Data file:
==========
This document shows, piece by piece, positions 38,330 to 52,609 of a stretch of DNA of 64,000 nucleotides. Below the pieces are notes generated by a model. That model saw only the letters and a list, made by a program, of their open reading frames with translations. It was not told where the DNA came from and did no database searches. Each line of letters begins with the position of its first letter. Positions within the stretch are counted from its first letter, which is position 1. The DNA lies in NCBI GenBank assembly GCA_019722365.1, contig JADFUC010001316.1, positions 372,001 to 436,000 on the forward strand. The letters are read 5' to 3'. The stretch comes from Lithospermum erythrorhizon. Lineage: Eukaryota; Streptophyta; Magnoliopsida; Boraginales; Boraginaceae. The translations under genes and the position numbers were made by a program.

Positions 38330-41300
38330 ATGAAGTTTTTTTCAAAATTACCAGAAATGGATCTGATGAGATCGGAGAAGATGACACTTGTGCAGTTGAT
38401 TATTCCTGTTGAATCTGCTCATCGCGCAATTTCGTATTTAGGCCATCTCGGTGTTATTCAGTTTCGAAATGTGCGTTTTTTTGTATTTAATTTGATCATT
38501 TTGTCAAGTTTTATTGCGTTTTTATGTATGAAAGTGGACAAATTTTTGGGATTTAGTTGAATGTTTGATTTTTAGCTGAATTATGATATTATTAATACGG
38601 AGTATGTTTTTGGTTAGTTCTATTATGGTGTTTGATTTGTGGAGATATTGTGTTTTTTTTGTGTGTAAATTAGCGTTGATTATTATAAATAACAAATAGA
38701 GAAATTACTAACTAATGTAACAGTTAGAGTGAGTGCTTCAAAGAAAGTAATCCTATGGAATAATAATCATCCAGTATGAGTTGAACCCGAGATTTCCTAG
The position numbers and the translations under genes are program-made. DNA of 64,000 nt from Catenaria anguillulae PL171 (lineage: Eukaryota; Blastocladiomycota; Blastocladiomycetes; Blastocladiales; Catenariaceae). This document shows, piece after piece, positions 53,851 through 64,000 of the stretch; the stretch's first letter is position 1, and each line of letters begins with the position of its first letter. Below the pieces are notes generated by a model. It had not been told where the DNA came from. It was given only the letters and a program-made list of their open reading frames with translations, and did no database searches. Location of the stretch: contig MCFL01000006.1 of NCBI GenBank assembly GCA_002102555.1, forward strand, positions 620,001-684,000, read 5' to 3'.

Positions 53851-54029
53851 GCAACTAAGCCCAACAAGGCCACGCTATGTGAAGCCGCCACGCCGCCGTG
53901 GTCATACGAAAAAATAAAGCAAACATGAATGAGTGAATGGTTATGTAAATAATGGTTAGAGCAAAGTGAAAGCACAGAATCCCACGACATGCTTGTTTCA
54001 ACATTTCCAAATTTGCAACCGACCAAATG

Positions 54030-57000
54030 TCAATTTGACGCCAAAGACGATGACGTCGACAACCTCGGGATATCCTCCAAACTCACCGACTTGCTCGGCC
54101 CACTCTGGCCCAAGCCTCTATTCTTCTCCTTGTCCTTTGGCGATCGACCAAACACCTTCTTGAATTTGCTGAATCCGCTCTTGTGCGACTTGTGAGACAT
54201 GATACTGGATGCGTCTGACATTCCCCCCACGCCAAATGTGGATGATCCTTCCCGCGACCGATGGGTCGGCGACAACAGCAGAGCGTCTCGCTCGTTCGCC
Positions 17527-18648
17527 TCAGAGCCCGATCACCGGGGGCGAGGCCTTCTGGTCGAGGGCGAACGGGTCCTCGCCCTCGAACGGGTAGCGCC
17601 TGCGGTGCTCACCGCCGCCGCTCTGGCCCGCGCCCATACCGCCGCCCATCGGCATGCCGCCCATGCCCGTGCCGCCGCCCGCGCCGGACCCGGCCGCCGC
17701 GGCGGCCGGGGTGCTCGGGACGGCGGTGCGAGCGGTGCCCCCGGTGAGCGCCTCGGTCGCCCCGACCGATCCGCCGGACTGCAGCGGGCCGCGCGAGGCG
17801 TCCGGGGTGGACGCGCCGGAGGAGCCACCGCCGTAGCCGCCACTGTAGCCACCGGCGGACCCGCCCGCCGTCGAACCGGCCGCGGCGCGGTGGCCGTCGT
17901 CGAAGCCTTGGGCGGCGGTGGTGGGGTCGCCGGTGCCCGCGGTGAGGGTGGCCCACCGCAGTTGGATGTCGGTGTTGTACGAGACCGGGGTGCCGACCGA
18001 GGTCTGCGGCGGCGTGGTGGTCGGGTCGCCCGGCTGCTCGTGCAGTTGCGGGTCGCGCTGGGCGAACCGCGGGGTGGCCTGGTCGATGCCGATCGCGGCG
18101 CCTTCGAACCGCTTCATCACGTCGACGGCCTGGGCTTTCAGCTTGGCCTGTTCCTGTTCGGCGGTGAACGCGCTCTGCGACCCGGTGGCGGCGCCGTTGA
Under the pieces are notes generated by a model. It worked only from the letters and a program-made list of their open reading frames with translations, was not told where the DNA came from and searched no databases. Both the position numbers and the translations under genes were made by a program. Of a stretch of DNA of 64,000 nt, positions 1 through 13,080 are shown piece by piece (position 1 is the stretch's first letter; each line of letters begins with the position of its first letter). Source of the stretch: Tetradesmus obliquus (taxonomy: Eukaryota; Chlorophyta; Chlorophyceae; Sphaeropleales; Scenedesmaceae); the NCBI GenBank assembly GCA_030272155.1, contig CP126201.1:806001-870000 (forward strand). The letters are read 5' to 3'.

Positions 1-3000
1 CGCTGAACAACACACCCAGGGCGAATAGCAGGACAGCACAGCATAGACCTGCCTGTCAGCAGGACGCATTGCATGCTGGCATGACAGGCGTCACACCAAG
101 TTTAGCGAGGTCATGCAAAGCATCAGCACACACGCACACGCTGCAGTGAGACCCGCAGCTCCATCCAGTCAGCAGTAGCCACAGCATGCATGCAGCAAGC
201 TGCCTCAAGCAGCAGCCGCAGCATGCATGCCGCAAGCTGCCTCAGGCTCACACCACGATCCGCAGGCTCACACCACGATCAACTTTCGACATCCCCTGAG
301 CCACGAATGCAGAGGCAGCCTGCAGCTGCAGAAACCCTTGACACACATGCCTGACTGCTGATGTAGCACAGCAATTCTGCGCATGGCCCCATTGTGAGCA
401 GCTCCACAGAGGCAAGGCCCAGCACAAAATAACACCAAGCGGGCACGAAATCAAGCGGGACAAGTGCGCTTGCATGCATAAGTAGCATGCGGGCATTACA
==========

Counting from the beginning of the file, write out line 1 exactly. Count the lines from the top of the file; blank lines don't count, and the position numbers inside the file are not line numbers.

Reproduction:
This document shows, piece by piece, positions 38,330 to 52,609 of a stretch of DNA of 64,000 nucleotides. Below the pieces are notes generated by a model. That model saw only the letters and a list, made by a program, of their open reading frames with translations. It was not told where the DNA came from and did no database searches. Each line of letters begins with the position of its first letter. Positions within the stretch are counted from its first letter, which is position 1. The DNA lies in NCBI GenBank assembly GCA_019722365.1, contig JADFUC010001316.1, positions 372,001 to 436,000 on the forward strand. The letters are read 5' to 3'. The stretch comes from Lithospermum erythrorhizon. Lineage: Eukaryota; Streptophyta; Magnoliopsida; Boraginales; Boraginaceae. The translations under genes and the position numbers were made by a program.